How Is Typhoid Fever Treated?
Typhoid fever is treated with antibiotics which kill the Salmonella bacteria. Prior to the use of antibiotics, the fatality rate was 20%. Death occurred from overwhelming infection, pneumonia, intestinal bleeding, or intestinal perforation. With antibiotics and supportive care, mortality has been reduced to 1%-2%. With appropriate antibiotic therapy, there is usually improvement within one to two days and recovery within seven to 10 days.
Several antibiotics are effective for the treatment of typhoid fever. Chloramphenicol was the original drug of choice for many years. Because of rare serious side effects, chloramphenicol has been replaced by other effective antibiotics. The choice of antibiotics is guided by identifying the geographic region where the infection was contracted (certain strains from South America show a significant resistance to some antibiotics.) If relapses occur, patients are retreated with antibiotics.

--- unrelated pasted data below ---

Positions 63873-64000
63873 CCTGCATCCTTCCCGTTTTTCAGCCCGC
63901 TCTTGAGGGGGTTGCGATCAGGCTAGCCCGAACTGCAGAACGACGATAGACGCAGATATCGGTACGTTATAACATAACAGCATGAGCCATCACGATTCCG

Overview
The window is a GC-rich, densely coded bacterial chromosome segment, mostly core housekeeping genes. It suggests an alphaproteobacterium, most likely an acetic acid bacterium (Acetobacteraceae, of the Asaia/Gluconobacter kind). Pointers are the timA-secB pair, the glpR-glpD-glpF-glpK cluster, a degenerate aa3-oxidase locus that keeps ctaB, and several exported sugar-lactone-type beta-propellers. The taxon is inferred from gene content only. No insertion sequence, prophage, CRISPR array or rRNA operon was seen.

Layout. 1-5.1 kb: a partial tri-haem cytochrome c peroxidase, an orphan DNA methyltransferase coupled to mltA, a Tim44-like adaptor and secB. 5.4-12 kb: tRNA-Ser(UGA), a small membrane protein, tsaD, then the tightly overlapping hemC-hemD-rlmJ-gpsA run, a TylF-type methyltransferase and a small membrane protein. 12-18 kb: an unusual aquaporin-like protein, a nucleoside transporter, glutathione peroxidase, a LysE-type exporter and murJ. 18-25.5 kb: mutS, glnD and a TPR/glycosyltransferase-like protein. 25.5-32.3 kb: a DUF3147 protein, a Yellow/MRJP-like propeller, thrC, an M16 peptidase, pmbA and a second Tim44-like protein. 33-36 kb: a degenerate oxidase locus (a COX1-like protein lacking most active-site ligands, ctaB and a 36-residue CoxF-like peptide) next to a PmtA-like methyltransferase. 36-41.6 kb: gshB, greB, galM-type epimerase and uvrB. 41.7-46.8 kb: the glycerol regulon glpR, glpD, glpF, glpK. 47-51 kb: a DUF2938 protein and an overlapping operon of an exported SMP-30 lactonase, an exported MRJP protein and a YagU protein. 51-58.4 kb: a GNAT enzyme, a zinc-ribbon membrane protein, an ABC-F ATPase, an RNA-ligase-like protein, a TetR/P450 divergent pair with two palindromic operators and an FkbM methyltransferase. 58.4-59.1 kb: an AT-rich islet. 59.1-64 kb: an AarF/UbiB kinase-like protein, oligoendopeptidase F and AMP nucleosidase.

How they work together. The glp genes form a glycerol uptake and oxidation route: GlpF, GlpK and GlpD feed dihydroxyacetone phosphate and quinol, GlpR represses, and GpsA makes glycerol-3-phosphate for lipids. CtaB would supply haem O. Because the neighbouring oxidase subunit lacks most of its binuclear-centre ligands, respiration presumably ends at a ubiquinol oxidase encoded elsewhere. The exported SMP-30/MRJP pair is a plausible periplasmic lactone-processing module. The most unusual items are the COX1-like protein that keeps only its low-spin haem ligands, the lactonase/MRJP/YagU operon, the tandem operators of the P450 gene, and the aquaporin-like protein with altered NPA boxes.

Those who become chronically ill (about 3%-5% of those infected), can be treated with prolonged antibiotics. Often, removal of the gallbladder, the site of chronic infection, will provide a cure.
For those traveling to high-risk areas, vaccines are now available.
Typhoid Fever At A Glance
- Typhoid fever is caused by Salmonellae typhi bacteria.
- Typhoid fever is contracted by the ingestion of contaminated food or water.
- Diagnosis of typhoid fever is made when the Salmonella bacteria are detected with a stool culture.
- Typhoid fever is treated with antibiotics.
- Typhoid fever symptoms are poor appetite, headaches, generalized aches and pains, fever, and lethargy.
- Approximately 3%-5% of patients become carriers of the bacteria after the acute illness.